“The two statements that I have threatened the company and given away company secrets are lies,” he said. “They are fabrications. They are horrendous distortions of what actually happened. Al Gossett does that deliberately to justify the unjustifiable. After all, he took a company that had a pretty extensive engineering staff of competent people and got rid of everybody.”

Ballistic missiles

Explay was at the center of the dispute that culminated with Zeman’s exit from the company. Zeman said he argued for Luminetx to contract with an established company instead of a startup firm in Israel because he believed the costs would have been lower and the risks less.

“I went ballistic,” Zeman said. “I got very angry. What I did after this meeting in which this whole thing with Explay was presented, I went up to the break room on the third floor to have a coffee and relax. There were some colleagues there that I knew pretty well, and I told them what I thought of that decision, and I was trying to think: What could I do? How could I somehow have an influence on this company?

“What could I do to a certain extent take revenge on people who had so misled me? So I made a statement, gee, I could go and work for a competitor. Then I said the only trouble with that is I have a non-disclosure agreement and I have a non-compete agreement so it wouldn’t work. I couldn’t do it. And that was all that I said.”

Zeman said his biggest regret with the company is not insisting on having a permanent seat on the board or implementing other measures to maintain some control. He said he believes he got bad advice from a lawyer who perceived the company as being the client instead of himself.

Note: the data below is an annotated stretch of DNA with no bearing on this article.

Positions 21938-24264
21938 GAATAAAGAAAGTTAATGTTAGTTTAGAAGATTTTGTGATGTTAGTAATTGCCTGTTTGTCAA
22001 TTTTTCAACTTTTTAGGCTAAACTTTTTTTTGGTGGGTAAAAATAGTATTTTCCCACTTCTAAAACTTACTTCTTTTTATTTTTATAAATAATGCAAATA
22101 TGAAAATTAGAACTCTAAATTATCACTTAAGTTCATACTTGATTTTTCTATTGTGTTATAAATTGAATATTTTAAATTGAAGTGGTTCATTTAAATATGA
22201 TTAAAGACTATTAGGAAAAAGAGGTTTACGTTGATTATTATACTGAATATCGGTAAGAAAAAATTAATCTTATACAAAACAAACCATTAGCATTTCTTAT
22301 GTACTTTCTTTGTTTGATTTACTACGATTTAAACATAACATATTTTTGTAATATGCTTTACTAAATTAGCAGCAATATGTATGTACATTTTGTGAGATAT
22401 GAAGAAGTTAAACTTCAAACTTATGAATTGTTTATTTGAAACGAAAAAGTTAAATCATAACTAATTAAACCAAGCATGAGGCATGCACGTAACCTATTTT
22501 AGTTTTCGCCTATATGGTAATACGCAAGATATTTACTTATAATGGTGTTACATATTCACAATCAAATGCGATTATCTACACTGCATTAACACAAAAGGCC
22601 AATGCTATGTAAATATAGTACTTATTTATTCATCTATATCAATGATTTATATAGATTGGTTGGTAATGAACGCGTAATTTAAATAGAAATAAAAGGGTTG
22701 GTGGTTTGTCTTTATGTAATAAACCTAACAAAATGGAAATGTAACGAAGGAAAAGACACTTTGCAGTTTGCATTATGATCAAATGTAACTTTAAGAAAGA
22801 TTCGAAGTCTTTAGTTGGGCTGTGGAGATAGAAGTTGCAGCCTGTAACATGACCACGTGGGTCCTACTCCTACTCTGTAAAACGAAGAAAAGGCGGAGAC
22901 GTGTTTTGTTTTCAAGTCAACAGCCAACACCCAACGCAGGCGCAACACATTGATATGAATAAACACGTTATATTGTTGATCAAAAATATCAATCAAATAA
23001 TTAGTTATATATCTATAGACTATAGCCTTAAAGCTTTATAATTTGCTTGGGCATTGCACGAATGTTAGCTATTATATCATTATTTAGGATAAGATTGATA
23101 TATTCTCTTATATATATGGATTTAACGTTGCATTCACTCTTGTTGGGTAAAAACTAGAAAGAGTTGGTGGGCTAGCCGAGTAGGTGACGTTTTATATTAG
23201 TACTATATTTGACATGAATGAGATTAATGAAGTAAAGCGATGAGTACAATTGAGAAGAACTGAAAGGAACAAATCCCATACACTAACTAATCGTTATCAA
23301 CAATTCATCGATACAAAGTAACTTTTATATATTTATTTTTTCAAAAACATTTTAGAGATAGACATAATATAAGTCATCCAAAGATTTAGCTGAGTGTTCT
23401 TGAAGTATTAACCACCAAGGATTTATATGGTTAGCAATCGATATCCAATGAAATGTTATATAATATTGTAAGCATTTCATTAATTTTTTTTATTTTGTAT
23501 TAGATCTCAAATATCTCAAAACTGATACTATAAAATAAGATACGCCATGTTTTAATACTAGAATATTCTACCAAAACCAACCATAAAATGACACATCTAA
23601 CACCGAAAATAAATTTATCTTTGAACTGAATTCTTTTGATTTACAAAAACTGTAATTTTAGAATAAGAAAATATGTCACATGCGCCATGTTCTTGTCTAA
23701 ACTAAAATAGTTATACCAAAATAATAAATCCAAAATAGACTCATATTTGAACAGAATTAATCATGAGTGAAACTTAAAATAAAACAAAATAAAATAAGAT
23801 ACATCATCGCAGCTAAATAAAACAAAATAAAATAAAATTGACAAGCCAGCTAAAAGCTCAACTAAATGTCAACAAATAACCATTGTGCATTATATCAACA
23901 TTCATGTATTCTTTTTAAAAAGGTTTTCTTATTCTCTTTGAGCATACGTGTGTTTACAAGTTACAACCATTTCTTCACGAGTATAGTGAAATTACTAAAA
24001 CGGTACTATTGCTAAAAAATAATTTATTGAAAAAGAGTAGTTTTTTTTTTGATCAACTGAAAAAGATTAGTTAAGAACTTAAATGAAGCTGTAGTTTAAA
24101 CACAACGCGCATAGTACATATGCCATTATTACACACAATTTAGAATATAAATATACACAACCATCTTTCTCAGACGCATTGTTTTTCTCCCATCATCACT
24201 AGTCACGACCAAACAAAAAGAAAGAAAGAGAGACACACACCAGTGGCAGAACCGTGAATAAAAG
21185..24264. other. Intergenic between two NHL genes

‘Some progress’

Turnover and turmoil within the executive suite and research department have hurt the company. Luminetx has been without a chief executive officer since Jim Phillips left in June 2007. However, the company is expected to name someone new to that position any day. The position has been vacant for a year while Gossett, who owns car dealerships, has served as the interim head of the medical technology company.

There have also been turnovers in the chief operating officer position as well as top research and sales positions.

Luminetx is suing two former executives, Bischofberger, and Greg Candelmo, the former vice president of sales for Luminetx. He now works for AccuVein.

“Al Gossett’s first act was to fire all the distributors before he had any replacements,” Zeman said. “They finally got some replacements for all the distributors, then he fired the chief of U.S. sales, who is now working for the competitor. That’s Candelmo. If he’s this great at selling stuff, he certainly hasn’t been successfully selling VeinViewers. He obviously did better selling cars.”

Gossett defended the company in the Luminetx statement. He said December was the most profitable month in the company’s history.

“Even though the global economic market has not improved, our strategy continues to provide an excellent start in 2009, with a record-setting January and the same projected for February,” Gossett wrote.

He said the company expects “strong reinvestment” as it seeks new capital.

Zeman said he thought about suing the company, but doing that would be like suing himself.

“They are finally getting ready to hire a CEO,” Zeman said. “We should have a CEO soon who at least has got some experience in medical imaging and knows something about the medical field. I haven’t met any of these guys. I have no say who gets hired, obviously, but I hope to talk to the guy when he arrives at Luminetx and make some progress.”